U.S. embassies in Germany, Israel, Brazil and Latvia requested permission from the State Department to fly the rainbow flag on their flagpoles and were denied, NBC News reported Friday, citing three unidentified American diplomats.
When the U.S. Embassy in Berlin asked to fly the rainbow flag during the city’s Pride week at the end of June, as it does every year, this time “an email was sent back from State’s Management office, saying no. Denied,” one of two unnamed senior State Department officials told CNN.
Nonetheless, U.S. Ambassador to Germany Richard Grenell, who is gay, told CNN he plans to hang a “huge banner on the side of the Embassy” during Pride Month.
“The President’s recognition of Pride Month and his tweet encouraging our decriminalization campaign gives me even more pride to once again march in the Berlin Pride parade, hang a huge banner on the side of the Embassy recognizing our pride, host multiple events at the Embassy and the residence, and fly the gay pride flag,” Grenell said.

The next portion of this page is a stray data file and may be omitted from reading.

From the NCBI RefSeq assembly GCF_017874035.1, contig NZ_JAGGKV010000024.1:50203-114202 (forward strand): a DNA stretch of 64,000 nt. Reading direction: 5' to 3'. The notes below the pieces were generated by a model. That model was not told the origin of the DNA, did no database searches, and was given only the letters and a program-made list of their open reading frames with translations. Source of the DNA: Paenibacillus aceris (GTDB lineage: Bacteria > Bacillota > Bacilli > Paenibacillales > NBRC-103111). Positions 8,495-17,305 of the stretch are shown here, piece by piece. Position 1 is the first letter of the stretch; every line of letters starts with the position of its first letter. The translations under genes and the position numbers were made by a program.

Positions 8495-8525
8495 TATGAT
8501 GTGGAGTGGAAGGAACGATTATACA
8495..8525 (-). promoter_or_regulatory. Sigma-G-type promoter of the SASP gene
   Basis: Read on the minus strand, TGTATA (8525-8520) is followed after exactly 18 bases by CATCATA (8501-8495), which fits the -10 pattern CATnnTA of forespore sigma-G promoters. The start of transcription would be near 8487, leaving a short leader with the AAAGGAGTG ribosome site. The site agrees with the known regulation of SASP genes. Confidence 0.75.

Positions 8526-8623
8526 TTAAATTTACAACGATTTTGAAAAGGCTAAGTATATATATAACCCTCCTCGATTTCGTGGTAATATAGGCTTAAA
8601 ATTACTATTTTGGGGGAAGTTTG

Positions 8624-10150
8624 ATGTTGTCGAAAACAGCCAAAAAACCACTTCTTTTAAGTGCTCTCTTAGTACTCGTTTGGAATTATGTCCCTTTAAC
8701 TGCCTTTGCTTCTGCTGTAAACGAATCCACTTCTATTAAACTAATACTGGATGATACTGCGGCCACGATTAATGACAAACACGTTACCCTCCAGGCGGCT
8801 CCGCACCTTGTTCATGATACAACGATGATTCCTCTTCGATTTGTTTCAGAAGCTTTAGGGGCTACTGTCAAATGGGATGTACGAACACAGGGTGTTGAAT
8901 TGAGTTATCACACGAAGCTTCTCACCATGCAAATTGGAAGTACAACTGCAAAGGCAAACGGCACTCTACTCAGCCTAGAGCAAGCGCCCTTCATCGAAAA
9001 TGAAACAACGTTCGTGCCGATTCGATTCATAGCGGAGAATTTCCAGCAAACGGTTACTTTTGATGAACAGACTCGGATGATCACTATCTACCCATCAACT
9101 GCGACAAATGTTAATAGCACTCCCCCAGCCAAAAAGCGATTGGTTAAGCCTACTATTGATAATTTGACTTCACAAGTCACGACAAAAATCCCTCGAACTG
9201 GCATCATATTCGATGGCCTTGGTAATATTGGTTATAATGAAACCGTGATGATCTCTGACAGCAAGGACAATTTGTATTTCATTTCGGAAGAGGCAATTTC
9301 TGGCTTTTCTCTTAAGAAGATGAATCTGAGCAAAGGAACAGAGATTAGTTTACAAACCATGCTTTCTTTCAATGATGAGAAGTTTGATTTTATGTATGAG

The U.S. Embassy in Berlin also released a statement of strong LGBTQ support in May to commemorate the International Day Against Homophobia, Transphobia and Biphobia.
Embassies told CNN and NBC News they plan to fly the flag elsewhere on their grounds, as they need State Department permission to fly banners other than the American flag on their main poles.
The Trump administration claims to support LGBTQ rights abroad. President Donald Trump issued a statement for Pride earlier this month that called on other countries to decriminalize homosexuality, saying: “Let us also stand in solidarity with the many LGBT people who live in dozens of countries worldwide that punish, imprison, or even execute individuals on the basis of their sexual orientation.”
However, the Trump administration has repeatedly sought to roll back LGBTQ rights for Americans, including rescinding protections for transgender students that had barred schools from discriminating based on kids’ gender identities, banning trans people from serving in the military and removing other protections.
HuffPost reached out to the White House and the State Department, as well as several U.S. embassies, but did not immediately receive responses.
This article originally appeared on HuffPost.